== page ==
Identify low-value tasks: Look at all your daily activities and decide which ones are not that important to either you or your firm, and relatively easy to drop, delegate or outsource.

Our research suggests that at least one-quarter of a typical knowledge worker’s activities fall into both categories, so you should aim to find up to 10 hours of time per week.

Decide whether to drop, delegate or re-design: Sort the low-value tasks into three categories: Quick kills (things you can stop doing now with no negative effects), off-load opportunities (tasks that can be delegated with minimal effort), and long-term redesign (work that needs to be restructured or overhauled).

Our study participants found that this step forced them to reflect carefully on their real contributions to their respective organisations.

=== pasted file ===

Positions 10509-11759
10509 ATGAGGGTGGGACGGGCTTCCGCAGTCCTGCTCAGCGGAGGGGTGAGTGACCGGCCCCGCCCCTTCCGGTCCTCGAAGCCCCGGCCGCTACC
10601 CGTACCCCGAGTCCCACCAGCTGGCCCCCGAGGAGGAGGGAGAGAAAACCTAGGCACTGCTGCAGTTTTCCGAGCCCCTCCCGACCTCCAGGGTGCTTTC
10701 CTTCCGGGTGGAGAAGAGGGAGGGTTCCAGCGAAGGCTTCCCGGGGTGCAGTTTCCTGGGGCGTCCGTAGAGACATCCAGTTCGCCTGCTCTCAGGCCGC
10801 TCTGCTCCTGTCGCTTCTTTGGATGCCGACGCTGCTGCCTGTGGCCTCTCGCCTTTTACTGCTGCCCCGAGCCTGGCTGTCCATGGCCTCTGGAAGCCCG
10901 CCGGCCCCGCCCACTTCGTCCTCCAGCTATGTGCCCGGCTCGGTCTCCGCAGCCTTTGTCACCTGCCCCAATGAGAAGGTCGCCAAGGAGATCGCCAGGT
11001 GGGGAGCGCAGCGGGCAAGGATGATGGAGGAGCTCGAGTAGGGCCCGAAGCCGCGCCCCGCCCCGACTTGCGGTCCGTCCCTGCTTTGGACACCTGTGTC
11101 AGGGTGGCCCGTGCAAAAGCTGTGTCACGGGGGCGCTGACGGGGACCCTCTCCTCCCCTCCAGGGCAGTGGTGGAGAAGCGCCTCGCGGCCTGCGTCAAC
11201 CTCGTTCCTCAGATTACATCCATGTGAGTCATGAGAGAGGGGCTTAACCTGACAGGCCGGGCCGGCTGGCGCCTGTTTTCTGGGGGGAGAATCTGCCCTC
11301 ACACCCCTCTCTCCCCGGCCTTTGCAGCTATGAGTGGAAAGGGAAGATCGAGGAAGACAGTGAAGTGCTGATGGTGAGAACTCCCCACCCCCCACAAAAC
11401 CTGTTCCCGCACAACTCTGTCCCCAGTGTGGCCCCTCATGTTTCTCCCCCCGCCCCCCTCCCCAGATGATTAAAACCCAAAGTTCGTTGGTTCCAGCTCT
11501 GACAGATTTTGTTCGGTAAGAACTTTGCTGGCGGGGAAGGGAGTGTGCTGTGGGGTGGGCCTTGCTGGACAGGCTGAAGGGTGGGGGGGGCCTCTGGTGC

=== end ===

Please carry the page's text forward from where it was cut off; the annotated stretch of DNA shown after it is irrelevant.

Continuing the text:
Off-load tasks: We heard from many participants that delegation was initially the most challenging part — but ultimately very rewarding. One participant said he could not stop worrying about the tasks he had reassigned, while another told us he had trouble remembering “to push, prod and chase”.

Allocate freed-up time: The goal is to be not just efficient but effective. So, determine how to best make use of the time you have saved. Write down two or three things you should be doing but are not, and then keep a log to assess whether you are using your time more effectively. Some of our study participants were able to go home a bit earlier to enjoy time with their families.

But more than half reclaimed the extra hours to do better work. “I stopped spending time with my project planning tool and instead focused on strategic activities, such as the product road map,” said Mr Shantanu Kumar, CEO of a small technology company in London.